Occupational Asthma Reference

Sánchez-Vidaurre S, Cruz M, Gómez-Ollés S, Morell F, Muñoz X, Diagnostic utility of exhaledbreath condensate analysis in conjunction with specific inhalation challenge in individuals with suspected work-related asthma, Ann Allergy Asthma Immunol, 2012;108:151-156,
(Plain text: Sanchez-Vidaurre S, Cruz M, Gomez-Olles S, Morell F, Munoz X, Diagnostic utility of exhaledbreath condensate analysis in conjunction with specific inhalation challenge in individuals with suspected work-related asthma, Ann Allergy Asthma Immunol)

Keywords: exhaled breath condensate, PH, Spain, SIC, nitrite

Known Authors

Maria Jesus Cruz, Barcelona Maria Jesus Cruz

Xavier Munoz, Barcelona Xavier Munoz

Ferran Morell, Vall d'Hebron Hospital, Barcelona Ferran Morell

Susana Gomez-Olles, Barcelona Susana Gomez-Olles

Susana Gomez-Olles, Barcelona Susana Gomez-Olles

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Abstract

Background
Establishing the role of exhaledbreath condensate (EBC) analysis in work-related asthma (WRA), and more specifically, in conjunction with specific inhalation challenge (SIC), is difficult.

Objective
To measure EBC pH, and nitrite/nitrate concentrations before and after SIC in individuals with suspected WRA exposed to either high-molecular-weight (HMW) or low-molecular-weight (LMW) agents and evaluate whether these changes are useful to distinguish between occupational asthma (OA) and work-exacerbated asthma (WEA).

Methods
One hundred twenty-five consecutive workers undergoing SIC were enrolled. Exhaledbreath condensate was collected at the end of the baseline day and 24 hours after exposure to the offending agent. In all EBC samples, pH was measured, and nitrite and nitrate concentrations were determined.

Results
Specific inhalation challenge was positive in 66 individuals, who were then diagnosed with OA. Work-exacerbated asthma was diagnosed in 14, and in 45 patients establishing a direct relationship between the symptoms and work exposure was not possible. In patients with WEA, EBC pH values after SIC were significantly lower than those before SIC (P = .0047). Using the receiver operating characteristic (ROC) curve, we found that an EBC pH decrease of greater than 0.4 units after SIC achieved the most satisfactory sensitivity 79% (confidence interval [CI]: 49–94) and specificity of 100% (CI: 68–100), considering only patients with asthma and without OA. A decrease in EBC pH of 0.4 or more common in those exposed to HMW agents (8/19, 42%) than in those exposed to LMW agents (7/47, 15%).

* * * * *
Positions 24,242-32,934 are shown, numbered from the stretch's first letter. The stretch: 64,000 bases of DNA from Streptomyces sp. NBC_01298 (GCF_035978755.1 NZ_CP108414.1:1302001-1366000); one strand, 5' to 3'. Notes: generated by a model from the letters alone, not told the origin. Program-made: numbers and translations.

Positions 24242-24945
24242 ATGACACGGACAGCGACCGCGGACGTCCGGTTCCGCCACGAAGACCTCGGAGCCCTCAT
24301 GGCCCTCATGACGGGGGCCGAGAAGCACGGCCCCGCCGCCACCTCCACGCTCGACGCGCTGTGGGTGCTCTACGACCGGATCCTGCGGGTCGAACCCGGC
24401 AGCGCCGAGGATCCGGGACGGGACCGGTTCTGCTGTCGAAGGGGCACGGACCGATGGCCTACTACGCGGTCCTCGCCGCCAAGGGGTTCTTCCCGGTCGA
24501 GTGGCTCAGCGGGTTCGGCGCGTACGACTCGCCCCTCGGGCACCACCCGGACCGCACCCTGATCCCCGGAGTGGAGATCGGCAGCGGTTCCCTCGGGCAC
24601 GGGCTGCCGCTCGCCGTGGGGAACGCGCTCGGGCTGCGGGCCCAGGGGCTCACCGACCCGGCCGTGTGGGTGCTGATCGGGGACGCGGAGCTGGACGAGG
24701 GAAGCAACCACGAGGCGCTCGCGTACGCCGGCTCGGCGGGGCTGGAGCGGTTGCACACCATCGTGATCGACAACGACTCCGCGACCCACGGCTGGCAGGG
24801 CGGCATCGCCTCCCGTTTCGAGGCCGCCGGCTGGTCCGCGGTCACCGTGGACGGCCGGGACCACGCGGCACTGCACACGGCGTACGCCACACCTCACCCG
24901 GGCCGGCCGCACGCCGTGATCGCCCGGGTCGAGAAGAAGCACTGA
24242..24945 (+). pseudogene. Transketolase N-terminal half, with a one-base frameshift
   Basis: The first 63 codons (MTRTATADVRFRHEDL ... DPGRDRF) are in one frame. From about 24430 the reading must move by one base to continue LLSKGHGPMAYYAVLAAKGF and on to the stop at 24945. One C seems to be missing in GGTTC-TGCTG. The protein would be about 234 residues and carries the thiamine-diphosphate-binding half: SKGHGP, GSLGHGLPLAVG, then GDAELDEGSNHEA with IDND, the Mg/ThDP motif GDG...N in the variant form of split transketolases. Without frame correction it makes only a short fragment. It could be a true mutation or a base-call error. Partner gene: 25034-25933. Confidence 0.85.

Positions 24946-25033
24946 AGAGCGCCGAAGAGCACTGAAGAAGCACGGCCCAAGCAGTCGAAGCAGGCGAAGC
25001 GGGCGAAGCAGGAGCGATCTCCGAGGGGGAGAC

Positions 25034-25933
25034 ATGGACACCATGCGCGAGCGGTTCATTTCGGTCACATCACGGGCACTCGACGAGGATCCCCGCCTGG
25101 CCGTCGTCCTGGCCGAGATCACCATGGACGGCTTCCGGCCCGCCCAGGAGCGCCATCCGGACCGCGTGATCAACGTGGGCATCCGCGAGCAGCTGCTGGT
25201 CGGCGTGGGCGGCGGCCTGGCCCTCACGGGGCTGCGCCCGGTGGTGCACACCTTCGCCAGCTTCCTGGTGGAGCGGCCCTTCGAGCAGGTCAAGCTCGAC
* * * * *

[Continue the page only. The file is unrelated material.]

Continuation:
Conclusions
Exhaled breath condensate pH in conjunction with SIC may be useful for diagnosing WEA.

Plain text: Background Establishing the role of exhaledbreath condensate (EBC) analysis in work-related asthma (WRA), and more specifically, in conjunction with specific inhalation challenge (SIC), is difficult. Objective To measure EBC pH, and nitrite/nitrate concentrations before and after SIC in individuals with suspected WRA exposed to either high-molecular-weight (HMW) or low-molecular-weight (LMW) agents and evaluate whether these changes are useful to distinguish between occupational asthma (OA) and work-exacerbated asthma (WEA). Methods One hundred twenty-five consecutive workers undergoing SIC were enrolled. Exhaledbreath condensate was collected at the end of the baseline day and 24 hours after exposure to the offending agent. In all EBC samples, pH was measured, and nitrite and nitrate concentrations were determined. Results Specific inhalation challenge was positive in 66 individuals, who were then diagnosed with OA. Work-exacerbated asthma was diagnosed in 14, and in 45 patients establishing a direct relationship between the symptoms and work exposure was not possible. In patients with WEA, EBC pH values after SIC were significantly lower than those before SIC (P = .0047). Using the receiver operating characteristic (ROC) curve, we found that an EBC pH decrease of greater than 0.4 units after SIC achieved the most satisfactory sensitivity 79% (confidence interval [CI]: 49-94) and specificity of 100% (CI: 68-100), considering only patients with asthma and without OA. A decrease in EBC pH of 0.4 or more common in those exposed to HMW agents (8/19, 42%) than in those exposed to LMW agents (7/47, 15%). Conclusions Exhaled breath condensate pH in conjunction with SIC may be useful for diagnosing WEA.

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